Hyderabad: For years, reports of declining groundwater tables have elicited discomfort among citizens. However, according to some resear-chers, the picture could be much worse that imagined.
At a symposium on "Geosciences for Sust-ainable Development Goals" held at the National Geophysical Research Institute (NGRI) in Hyderabad on Tuesday, researcher P.N. Ballukraya said that the data that policy makers have on grou-ndwater tables might be wildly underrated.
At the two-day symposium on how knowledge derived from various geoscience disciplines can contribute to hitting sustainable development goals (SDG), Ballukraya said that due to continued over-exploitation over the years, the current methodologies need to be replaced.
The retired professor from University of Madras is part of a team that had conducted surveys of micro-sheds in two villages of Hadonahalli and Arall-amallige in Bengaluru Rural district.
He said, "Every year, all around the country, we hear of farmers having to dig deeper to hit water. Some of them dig nearly 300 metres deep. But official data does not portray this. In Bengaluru Rural, for instance, it says the water table is still 20 metres or thereabouts. Why is there such a difference in these figures?" Ballukraya says that since the land in Hyderabad has similar features (rocky), the picture would not be that different here.
He said the measurements by groundwater departments of most states take measurements from a few monitoring wells. These wells are old and, he claims, are not representative of the picture even in their own surroundings.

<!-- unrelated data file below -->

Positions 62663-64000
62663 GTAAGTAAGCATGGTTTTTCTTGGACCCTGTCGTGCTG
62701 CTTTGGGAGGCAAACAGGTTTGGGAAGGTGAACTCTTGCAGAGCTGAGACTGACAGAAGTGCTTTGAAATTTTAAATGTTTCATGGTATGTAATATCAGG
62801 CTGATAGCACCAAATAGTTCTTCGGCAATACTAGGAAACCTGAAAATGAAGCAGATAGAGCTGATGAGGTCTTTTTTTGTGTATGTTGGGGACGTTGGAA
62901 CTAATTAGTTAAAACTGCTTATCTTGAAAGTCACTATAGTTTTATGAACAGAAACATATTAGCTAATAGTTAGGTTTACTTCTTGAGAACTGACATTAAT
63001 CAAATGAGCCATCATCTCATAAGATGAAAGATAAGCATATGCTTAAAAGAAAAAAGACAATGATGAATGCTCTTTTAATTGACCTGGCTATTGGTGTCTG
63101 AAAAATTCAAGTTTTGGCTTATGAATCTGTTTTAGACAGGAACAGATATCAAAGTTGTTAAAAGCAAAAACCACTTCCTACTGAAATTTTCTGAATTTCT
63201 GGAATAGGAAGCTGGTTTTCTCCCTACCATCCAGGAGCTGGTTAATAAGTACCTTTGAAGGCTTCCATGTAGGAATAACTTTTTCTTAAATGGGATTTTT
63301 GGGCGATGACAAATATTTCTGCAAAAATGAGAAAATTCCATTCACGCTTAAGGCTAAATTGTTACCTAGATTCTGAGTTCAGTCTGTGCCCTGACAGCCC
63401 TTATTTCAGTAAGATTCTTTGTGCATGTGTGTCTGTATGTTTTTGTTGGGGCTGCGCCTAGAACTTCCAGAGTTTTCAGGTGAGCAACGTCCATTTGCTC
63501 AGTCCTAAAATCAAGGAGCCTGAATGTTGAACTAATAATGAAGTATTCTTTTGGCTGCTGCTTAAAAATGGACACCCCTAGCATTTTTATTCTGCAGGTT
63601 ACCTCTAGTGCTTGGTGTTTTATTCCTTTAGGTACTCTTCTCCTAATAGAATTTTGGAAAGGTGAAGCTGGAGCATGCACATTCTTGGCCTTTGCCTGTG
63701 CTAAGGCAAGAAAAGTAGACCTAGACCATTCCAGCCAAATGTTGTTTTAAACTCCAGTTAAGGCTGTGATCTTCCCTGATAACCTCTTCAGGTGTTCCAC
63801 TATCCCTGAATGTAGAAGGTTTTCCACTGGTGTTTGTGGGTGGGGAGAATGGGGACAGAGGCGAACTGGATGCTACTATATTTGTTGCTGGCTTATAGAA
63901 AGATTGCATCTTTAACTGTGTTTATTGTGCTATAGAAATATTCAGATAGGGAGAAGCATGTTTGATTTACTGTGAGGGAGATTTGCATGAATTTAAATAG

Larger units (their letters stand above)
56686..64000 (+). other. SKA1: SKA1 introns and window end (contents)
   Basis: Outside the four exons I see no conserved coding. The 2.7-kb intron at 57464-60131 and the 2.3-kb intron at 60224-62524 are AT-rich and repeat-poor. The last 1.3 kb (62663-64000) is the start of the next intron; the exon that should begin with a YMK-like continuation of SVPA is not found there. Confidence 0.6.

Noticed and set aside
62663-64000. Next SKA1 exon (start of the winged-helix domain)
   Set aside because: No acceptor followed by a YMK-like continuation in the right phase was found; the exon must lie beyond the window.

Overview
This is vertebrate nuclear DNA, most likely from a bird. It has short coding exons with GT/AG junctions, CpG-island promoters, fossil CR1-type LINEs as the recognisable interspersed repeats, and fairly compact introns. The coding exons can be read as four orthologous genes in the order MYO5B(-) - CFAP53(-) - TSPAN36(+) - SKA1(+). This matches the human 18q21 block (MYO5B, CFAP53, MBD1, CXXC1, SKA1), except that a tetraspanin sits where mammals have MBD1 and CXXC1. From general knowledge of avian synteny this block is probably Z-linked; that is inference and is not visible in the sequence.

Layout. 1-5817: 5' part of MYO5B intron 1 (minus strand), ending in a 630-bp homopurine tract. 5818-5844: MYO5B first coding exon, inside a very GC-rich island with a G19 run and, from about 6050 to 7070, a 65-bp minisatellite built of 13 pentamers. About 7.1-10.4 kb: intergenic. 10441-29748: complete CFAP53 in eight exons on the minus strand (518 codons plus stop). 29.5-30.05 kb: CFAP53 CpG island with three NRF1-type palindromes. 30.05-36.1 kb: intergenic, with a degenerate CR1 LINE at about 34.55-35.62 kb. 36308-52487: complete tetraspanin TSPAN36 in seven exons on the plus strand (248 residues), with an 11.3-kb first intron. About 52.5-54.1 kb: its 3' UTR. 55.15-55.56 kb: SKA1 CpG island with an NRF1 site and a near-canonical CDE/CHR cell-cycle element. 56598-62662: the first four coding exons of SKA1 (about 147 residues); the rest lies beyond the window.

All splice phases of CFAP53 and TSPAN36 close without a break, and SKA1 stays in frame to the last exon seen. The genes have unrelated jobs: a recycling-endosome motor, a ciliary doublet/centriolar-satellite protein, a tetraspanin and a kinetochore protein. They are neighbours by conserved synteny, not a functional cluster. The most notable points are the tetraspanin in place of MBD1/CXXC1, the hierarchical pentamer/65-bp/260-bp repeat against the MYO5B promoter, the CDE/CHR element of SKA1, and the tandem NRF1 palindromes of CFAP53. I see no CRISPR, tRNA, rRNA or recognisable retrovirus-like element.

"Any borewell has many joints across its depth that laterally fill it up with water. When there was no over-exploitation in the past, the entire matrix would get recharged during the year and there were no problems," he says.
"But today, due to overexploitation, many of these lateral points are dry and do not feed the well anymore. In wells where none of the points contribute to the well, the water at the bottom is just leftover, stagnant water," Ballukraya said.
Such a well should not be considered active. At this location, one would have to dig deeper to hit another point which can feed the well. This would ultimately be the real groundwater level. But at these monitoring wells, this point will never be hit and water will appear to be higher than it actually is.
For better accuracy of measurements, the researchers attached pinhole cameras to a cable and sent it into wells. This gave clear photographs of how the wells had transformed over the years.
The research also threw light on some borewells that defy exp-ectations and appear active for several years at a stretch. These wells are usually fed by ‘highways of water’ called ‘preferred pathways.’ Almost all water falling in such regions end up in these channels and re-charge these wells. "This would explain why a well dug just a few metres away from such a borewell will not yield water even at great depths," he said.
Ballukraya believes there is an urgent need for an overhaul in how groundwater tables are measured. "In the current scenario, we cannot depend solely on monitoring wells. We have to use only active wells, fed by water-producing joints and that don't have stagnant water. If we think, for an area, the groundwater utilisation is only 100 per cent, with accurate data, it could even 500 per cent," he says.